7th grade science teacher Barbara Buckley has a somewhat similar outlook on things but with a bit of a different scope. “I feel like the bigger changes happened five, six, seven years ago more so then just recent changes. They’ve been going in this direction anyway. I think, what I’ve noticed here, is what I feel about our kids of color and the immigration thing. As far as the most recent stuff (President Trump’s immigration policies), there’s more of an awareness of skin color and nationality and I’ve heard more comments about immigrants and stuff like that then I’ve hear in a long time.That’s the most recent thing I’ve heard about. I don’t think we’re too worried about current stuff because it’s been happening for a while,” says Buckley.  When asked about how the teachers individually have been affected by somewhat recent changes, her response was, “When these problems started rising, teachers started being looked at as very negative things. I think we are nervous about what’s coming up as far as unions go because Bruce Rauner and Trump will be leaning in that direction too. We have slowly but surely seen the erosion of power of unions in education. When I started here they were pretty powerful and little by little it’s going away.” Buckley has been teaching for 16 years but didn’t start until the age of 40. She’s in it completely for the kids.

Barbara Buckley, a 7th grade science teacher in her colorfully decorated classroom at Rotolo Middle School in Batavia, Illinois.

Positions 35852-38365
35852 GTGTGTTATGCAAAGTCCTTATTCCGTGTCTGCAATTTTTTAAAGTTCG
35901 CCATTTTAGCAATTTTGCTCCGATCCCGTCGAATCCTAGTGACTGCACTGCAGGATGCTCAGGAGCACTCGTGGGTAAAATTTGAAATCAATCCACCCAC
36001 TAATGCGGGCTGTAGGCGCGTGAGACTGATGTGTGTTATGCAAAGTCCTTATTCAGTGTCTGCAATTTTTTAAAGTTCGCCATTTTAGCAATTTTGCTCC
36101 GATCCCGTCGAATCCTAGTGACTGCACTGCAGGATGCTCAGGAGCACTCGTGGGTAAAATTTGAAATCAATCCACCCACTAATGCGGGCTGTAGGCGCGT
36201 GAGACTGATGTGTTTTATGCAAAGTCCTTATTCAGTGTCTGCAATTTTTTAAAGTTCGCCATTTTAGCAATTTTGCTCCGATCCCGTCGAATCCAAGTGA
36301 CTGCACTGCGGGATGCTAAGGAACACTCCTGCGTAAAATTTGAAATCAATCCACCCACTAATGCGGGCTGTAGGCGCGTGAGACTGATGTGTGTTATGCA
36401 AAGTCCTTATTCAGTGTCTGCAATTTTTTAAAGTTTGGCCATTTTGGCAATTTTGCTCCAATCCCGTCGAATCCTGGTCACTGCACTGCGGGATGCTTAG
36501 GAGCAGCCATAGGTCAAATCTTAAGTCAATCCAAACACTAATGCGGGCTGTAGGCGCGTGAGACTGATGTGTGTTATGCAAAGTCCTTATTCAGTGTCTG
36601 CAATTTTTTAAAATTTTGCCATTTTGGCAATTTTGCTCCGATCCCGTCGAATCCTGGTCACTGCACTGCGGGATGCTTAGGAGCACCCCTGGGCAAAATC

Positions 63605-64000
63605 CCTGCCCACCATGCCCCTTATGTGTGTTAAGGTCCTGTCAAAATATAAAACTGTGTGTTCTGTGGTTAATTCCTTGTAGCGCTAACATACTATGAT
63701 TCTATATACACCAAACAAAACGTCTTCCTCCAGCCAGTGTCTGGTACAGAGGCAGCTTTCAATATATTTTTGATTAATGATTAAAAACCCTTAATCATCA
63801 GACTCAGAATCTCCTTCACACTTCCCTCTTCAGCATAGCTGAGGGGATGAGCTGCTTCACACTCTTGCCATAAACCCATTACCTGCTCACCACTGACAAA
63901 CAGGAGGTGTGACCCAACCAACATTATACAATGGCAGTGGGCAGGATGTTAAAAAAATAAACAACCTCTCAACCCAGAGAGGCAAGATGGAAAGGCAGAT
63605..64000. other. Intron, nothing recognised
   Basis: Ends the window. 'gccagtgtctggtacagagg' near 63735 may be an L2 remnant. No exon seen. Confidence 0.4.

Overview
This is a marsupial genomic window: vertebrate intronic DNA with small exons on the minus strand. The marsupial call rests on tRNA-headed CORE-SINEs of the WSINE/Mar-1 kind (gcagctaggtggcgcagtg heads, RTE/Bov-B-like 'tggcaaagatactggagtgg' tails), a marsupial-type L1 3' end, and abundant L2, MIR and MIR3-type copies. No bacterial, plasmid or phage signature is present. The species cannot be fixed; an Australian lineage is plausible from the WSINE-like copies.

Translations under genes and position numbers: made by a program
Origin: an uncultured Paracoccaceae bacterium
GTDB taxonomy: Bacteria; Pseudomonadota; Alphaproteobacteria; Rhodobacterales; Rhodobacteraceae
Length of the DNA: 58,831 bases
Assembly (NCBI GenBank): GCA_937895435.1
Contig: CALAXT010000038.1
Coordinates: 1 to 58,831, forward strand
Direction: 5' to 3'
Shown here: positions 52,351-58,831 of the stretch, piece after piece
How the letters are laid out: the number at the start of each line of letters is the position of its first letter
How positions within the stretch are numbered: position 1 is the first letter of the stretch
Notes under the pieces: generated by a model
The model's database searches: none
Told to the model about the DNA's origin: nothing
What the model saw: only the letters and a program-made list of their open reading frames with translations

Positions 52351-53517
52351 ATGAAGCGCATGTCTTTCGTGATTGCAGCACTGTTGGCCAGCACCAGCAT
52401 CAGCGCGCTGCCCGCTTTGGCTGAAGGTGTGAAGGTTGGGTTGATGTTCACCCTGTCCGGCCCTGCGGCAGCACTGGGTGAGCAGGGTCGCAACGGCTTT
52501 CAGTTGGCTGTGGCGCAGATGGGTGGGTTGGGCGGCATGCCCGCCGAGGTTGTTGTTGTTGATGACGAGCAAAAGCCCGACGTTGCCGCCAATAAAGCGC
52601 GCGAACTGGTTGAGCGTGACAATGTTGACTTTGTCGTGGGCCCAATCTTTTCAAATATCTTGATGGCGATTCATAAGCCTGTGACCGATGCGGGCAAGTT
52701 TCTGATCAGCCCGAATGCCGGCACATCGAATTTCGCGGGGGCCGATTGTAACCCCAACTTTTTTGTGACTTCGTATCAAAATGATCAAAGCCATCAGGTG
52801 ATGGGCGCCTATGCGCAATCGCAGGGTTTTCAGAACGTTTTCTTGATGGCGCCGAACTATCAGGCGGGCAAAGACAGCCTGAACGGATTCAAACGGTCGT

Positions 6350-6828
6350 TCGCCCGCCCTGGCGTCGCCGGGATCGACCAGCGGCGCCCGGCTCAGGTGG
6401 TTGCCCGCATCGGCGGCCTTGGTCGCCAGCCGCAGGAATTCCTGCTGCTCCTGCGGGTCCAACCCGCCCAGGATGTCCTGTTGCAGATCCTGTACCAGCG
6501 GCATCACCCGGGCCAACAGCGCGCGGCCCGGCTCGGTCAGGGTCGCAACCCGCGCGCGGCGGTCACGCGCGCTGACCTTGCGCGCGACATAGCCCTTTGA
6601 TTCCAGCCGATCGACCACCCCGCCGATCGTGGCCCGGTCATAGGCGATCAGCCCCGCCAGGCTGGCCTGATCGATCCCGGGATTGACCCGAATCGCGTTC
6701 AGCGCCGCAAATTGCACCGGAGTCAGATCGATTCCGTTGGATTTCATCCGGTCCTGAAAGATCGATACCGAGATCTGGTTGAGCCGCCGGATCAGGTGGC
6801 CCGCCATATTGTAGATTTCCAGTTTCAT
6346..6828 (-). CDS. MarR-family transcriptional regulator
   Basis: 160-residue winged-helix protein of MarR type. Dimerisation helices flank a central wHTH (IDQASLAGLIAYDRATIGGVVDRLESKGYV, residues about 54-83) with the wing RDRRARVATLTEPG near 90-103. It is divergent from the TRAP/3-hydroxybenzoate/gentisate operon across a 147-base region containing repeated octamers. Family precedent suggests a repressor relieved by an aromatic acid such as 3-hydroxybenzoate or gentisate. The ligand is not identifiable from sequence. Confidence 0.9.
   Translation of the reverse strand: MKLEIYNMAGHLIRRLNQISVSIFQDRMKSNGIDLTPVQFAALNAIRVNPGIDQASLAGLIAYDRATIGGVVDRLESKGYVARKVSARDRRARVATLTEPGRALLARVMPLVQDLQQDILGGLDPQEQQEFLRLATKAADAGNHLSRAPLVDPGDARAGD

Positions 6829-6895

In regards to new leadership at the federal level and changes occurring at the state level, 7th grade counselor Julie Neece has somewhat of the same consensus as the other staff. “I think that there’s definitely concern but it started even before that. Just with the laws that are made and what’s focused on and the high amount of emphasis that’s put on standardized testing for example. And kind of just a general frustration that a lot of decisions are made by people who are not teachers. So, that was even before the current administration (in Washington). I noticed, not necessarily from teachers here, but just in general, parents and families concerned about what will this mean? I can’t say that I’ve specifically said well this is an outcome and it’s because of DeVos or because of Trump. I think it’s just been a general difficulty and frustration since I’ve been here about all the laws. You know, it used to be No Child Left Behind about 12 years ago, that was like the big name of it and now it’s changed a little bit. There’s always been these mandates that are dictating what you’re doing and what you’re putting emphasis on in the school and sometimes at the expense of other things that might be just as important.” says Neece.